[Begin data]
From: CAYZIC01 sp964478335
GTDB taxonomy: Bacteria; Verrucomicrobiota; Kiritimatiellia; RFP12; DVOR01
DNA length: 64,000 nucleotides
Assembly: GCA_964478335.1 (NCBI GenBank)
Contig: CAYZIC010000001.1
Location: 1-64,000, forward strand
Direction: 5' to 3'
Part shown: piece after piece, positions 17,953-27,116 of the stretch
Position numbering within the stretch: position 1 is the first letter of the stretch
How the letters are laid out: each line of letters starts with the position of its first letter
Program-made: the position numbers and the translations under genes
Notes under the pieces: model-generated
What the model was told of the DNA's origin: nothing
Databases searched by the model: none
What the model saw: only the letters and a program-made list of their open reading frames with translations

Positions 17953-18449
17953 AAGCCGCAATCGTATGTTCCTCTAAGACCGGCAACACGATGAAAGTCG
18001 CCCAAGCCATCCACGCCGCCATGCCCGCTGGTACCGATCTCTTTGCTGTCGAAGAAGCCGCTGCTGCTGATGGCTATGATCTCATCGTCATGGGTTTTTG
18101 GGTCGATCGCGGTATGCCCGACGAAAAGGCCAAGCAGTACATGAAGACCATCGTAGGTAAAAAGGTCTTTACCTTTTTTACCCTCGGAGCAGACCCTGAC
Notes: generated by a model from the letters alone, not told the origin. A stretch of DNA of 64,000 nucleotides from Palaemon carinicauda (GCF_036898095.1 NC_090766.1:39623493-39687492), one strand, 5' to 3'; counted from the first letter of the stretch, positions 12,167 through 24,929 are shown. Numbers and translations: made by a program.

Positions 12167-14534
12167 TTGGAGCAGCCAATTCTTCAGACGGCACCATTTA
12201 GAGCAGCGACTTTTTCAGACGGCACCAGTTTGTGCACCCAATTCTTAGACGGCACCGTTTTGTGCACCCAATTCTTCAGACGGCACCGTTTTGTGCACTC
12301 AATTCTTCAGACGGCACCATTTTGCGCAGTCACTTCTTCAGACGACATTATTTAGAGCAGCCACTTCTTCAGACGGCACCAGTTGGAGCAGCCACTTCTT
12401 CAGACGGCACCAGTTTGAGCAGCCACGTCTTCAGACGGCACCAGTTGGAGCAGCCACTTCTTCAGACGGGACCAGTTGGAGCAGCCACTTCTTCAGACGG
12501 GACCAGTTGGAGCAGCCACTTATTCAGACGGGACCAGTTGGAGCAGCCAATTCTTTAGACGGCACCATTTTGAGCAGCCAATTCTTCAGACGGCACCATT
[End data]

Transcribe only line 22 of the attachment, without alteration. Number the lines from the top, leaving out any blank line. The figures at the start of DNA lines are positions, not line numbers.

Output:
12167 TTGGAGCAGCCAATTCTTCAGACGGCACCATTTA